Minister Questions Autopsy on Milosevic
Published: March 14, 2006 (Issue # 1152)
MOSCOW — Russia does not fully trust the autopsy on Slobodan Milosevic and wants to send its own doctors to examine the body, Foreign Minister Sergei Lavrov said Monday.
Milosevic’s son, meanwhile, said the family would consider asking for Milosevic to be interred temporarily in Moscow until a funeral could be held in Belgrade.
Lavrov also repeated Russia’s criticism of the UN war crimes tribunal for refusing last month to allow the former Yugoslav president to travel to Moscow for medical treatment.
Clearly stung by the rejection of Russia’s “100 percent state guarantee” that Milosevic would return to finish his trial following treatment, Lavrov told reporters that Moscow was “disturbed” by the decision.
“It cannot fail to alarm us that Milosevic died shortly afterward,” he pointedly added.
“Essentially, they didn’t believe Russia,” Lavrov said. “In a situation where we weren’t believed, we also have the right not to believe and not to trust those who are conducting this autopsy.”
Russia has asked the court to allow its experts to “take part in the autopsy or at least acquaint themselves with its results,” Lavrov said, adding that a team of medics was ready to fly “urgently” to The Hague.
The Interfax news agency quoted an unnamed Health Ministry official as saying a Russian team would leave for the Netherlands early Tuesday.
Milosevic died in his cell Saturday, the tribunal said. The body will be claimed by Milosevic’s son, Marko, on Monday or Tuesday, Milosevic’s lawyer, Zdenko Tomanovic, said.
Although authorities in Belgrade had issued an international arrest warrant for Marko Milosevic in 2003 for alleged abuse of power, the charges were later dropped.
Speaking in an interview with Russian state-run television, Marko Milosevic said he would appeal to authorities to consider allowing Milosevic to be interred in Moscow temporarily.
“It depends on whether they will secure my family’s safety,” he said outside the Dutch Embassy in Moscow, where he received a visa to travel to The Hague to claim his father’s remains.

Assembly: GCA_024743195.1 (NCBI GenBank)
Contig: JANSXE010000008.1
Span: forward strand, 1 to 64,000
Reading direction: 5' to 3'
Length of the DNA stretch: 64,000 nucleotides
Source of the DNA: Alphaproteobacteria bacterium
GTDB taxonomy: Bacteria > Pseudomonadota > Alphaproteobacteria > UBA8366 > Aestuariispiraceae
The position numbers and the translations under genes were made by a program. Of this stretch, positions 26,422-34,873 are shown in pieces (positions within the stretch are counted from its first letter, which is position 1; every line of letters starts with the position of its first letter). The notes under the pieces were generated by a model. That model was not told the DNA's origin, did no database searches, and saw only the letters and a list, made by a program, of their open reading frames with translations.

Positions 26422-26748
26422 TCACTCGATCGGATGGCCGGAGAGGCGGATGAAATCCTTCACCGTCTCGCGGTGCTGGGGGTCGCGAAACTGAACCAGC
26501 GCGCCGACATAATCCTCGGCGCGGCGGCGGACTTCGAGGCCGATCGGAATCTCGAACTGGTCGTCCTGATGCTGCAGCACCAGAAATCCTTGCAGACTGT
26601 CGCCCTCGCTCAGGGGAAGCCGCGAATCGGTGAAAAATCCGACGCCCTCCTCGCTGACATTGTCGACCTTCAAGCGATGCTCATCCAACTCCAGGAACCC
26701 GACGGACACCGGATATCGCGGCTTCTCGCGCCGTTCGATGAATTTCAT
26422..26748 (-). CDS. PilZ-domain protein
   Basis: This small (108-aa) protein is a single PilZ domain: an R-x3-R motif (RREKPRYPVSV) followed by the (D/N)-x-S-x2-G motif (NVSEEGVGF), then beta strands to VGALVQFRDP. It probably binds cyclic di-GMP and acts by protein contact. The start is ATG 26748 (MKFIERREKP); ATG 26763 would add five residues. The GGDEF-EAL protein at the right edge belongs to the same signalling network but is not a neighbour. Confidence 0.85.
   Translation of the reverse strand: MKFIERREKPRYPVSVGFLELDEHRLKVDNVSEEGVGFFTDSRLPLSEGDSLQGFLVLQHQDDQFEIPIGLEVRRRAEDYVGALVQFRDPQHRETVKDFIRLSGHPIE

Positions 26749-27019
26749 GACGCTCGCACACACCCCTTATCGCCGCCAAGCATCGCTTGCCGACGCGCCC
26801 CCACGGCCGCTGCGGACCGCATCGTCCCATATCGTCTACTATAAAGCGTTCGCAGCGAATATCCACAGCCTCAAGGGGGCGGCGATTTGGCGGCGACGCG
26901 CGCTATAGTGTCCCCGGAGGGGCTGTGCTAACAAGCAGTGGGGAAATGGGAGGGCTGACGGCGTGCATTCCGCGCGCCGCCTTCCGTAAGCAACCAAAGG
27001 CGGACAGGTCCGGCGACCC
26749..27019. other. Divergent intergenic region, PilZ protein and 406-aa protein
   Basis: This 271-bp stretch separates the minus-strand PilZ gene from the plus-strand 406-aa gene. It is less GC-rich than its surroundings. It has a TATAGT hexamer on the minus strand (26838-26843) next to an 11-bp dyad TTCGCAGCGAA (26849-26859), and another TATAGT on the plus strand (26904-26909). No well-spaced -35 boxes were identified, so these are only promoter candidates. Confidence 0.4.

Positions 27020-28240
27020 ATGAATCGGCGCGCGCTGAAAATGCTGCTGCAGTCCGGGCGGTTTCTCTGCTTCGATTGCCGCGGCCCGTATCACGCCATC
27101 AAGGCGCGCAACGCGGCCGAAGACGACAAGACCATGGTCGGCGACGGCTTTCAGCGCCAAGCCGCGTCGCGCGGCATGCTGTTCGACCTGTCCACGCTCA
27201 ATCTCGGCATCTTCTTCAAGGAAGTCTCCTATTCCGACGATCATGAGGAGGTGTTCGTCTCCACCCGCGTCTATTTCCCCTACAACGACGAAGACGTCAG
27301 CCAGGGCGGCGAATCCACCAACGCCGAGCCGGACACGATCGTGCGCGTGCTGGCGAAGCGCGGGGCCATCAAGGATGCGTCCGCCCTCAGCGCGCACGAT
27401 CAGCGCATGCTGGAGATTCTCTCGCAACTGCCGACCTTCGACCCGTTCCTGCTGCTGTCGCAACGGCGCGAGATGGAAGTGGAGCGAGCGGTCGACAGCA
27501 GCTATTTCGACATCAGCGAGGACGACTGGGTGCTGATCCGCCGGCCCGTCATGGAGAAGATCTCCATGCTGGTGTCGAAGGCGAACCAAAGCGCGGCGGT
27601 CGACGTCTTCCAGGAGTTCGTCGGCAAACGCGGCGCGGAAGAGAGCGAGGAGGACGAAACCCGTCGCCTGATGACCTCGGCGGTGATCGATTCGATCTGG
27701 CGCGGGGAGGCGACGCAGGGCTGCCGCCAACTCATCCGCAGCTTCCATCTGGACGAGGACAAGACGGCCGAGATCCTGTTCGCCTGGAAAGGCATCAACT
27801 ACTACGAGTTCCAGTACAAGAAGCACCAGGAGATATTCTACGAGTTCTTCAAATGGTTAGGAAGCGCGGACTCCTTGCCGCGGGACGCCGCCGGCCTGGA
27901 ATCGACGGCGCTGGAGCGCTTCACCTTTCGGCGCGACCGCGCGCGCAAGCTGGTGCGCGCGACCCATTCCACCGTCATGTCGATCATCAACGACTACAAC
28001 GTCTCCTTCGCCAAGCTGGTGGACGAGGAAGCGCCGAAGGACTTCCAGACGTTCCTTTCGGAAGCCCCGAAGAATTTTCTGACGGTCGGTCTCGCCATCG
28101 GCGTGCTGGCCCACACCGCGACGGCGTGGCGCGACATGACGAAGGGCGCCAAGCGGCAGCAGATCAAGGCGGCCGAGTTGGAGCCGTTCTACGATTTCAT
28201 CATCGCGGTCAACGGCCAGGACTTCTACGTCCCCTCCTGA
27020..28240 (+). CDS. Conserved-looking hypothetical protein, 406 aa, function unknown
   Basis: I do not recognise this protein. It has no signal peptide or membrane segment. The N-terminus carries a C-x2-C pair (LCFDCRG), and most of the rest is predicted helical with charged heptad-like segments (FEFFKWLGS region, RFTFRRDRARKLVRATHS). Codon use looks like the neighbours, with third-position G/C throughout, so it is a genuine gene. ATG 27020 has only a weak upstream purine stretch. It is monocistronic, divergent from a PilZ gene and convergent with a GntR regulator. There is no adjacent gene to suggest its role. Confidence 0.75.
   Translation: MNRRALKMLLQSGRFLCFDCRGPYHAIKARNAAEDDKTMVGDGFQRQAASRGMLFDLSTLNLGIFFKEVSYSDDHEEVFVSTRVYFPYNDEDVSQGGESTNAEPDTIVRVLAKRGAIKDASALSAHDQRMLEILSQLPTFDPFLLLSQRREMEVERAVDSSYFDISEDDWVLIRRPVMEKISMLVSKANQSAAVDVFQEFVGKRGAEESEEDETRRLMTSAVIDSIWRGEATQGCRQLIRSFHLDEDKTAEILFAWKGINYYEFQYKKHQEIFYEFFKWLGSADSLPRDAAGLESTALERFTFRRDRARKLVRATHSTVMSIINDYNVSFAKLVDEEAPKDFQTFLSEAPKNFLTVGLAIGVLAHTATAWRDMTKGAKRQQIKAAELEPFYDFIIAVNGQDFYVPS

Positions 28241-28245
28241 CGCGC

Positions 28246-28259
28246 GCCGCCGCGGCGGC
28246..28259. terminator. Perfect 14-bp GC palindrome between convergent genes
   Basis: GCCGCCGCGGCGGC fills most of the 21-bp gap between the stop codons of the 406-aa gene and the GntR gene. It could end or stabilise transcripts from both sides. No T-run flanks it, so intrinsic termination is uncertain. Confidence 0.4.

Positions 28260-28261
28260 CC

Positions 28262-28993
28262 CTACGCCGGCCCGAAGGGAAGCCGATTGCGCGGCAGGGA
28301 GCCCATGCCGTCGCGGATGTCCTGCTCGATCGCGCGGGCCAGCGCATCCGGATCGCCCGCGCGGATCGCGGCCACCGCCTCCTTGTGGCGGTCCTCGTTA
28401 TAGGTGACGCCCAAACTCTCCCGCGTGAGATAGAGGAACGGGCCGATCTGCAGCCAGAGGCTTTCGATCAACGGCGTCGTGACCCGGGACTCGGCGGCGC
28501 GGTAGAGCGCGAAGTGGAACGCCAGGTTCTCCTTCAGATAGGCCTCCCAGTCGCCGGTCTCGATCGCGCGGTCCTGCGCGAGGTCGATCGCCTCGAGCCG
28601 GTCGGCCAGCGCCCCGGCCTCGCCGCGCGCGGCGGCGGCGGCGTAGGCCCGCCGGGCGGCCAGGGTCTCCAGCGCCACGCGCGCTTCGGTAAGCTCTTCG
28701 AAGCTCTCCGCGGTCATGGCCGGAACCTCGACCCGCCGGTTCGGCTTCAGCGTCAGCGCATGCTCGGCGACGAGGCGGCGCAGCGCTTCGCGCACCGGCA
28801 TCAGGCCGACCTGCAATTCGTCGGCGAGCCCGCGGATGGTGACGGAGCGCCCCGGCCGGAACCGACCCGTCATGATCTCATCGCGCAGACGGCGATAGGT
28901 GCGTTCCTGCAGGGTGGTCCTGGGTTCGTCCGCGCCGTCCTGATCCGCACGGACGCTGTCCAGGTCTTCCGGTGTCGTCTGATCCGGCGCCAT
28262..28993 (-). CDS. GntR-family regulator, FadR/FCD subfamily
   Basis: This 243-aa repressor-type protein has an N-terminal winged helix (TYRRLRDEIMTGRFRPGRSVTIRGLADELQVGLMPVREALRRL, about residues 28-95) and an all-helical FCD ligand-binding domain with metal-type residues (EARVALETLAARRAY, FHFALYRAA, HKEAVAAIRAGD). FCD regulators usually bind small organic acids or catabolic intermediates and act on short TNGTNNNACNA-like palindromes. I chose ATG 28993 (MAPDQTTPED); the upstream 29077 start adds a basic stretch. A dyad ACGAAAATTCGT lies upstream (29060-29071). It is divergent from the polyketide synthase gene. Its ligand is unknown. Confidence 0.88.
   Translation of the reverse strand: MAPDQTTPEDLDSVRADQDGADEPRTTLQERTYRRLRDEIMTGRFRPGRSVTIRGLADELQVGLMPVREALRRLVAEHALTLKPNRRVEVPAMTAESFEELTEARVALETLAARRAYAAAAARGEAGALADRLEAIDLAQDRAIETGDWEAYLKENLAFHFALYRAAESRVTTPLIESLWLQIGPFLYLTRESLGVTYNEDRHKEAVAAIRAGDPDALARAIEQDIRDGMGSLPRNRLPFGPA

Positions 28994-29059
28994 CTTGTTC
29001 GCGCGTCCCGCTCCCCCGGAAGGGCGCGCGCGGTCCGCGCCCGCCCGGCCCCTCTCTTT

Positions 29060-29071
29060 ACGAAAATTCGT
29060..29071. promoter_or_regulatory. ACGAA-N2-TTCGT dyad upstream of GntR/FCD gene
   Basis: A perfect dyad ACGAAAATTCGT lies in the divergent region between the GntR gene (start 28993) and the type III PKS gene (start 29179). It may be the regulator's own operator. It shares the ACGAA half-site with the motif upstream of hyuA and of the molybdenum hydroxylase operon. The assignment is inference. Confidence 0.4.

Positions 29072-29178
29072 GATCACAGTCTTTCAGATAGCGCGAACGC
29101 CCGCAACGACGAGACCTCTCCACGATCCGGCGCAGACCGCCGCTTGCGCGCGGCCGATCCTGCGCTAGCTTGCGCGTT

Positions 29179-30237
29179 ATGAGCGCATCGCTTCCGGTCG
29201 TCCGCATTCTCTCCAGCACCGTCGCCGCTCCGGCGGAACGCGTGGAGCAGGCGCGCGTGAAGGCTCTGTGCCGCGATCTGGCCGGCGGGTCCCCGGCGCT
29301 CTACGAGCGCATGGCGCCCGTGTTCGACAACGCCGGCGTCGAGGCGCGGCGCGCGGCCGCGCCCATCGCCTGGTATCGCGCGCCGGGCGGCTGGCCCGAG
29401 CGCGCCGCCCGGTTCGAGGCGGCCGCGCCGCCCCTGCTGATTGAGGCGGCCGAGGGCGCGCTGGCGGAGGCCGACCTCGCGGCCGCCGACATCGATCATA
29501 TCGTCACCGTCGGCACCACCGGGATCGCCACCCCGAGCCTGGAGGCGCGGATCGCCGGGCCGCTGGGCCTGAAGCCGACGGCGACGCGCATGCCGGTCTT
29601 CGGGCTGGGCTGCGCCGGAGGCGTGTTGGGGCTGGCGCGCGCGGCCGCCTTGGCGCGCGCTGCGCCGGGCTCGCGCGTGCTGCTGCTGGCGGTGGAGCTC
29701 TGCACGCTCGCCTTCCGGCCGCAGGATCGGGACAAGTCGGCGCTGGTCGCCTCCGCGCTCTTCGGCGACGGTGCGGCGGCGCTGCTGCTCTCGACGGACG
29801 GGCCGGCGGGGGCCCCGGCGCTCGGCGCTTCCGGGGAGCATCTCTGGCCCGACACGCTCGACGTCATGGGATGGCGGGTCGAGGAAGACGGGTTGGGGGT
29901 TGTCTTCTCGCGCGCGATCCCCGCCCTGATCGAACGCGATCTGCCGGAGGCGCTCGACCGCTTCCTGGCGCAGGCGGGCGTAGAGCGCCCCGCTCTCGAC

“I have appealed, though unofficially since I just arrived here ... whether we can bury him in Moscow, at least temporarily, until there are conditions in Serbia when it will be possible to do everything as it should be,” he said.
Lavrov also confirmed that his ministry received a letter from Milosevic in which he complained of inadequate medical treatment in jail and asked Moscow to revive efforts to let him undergo treatment in Russia. He said the letter was dated March 8 but arrived in Moscow on Sunday.
“It expresses concern that in his opinion certain methods of treatment conducted by doctors of the tribunal had a negative impact on his health,” Lavrov said.
Foreign Ministry spokesman Mikhail Kamynin said Milosevic’s family, including his older brother, Borislav, requested Russian pathologists’ involvement in additional forensic research.
Borislav Milosevic, who lives in the Russian capital, was himself hospitalized overnight with a heart problem at Moscow’s Bakulev clinic.
“I had some problem overnight, but it wasn’t a heart attack,” Interfax quoted him as saying.
UN war crimes tribunal spokes-woman Alexandra Milenov said Sunday that an autopsy revealed Milosevic had died of a heart attack, and that he had been suffering from two heart conditions. She did not name the conditions, but said the doctors determined they might have caused the heart attack.
A Dutch toxicologist on Monday confirmed that he found traces of an unprescribed drug in a blood sample taken from Milosevic earlier this year.
Donald Uges said he was asked to inspect the sample after Milosevic’s blood pressure failed to respond to medication given by doctors at the UN detention center near The Hague.
Uges said he found traces of rifampicin, a drug that could have reduced the effectiveness of his other medications.
Tomanovic, Milosevic’s lawyer, said Sunday the former president had feared he was being poisoned.
He showed reporters a six-page letter to the Russian Embassy which he said Milosevic wrote Friday — the day before his death — claiming that traces of a “heavy drug” were found in his blood.
Russia has historic ties with largely Slavic, Orthodox Christian Serbia and sharply opposed the NATO bombing of Milosevic’s Yugoslavia in 1999.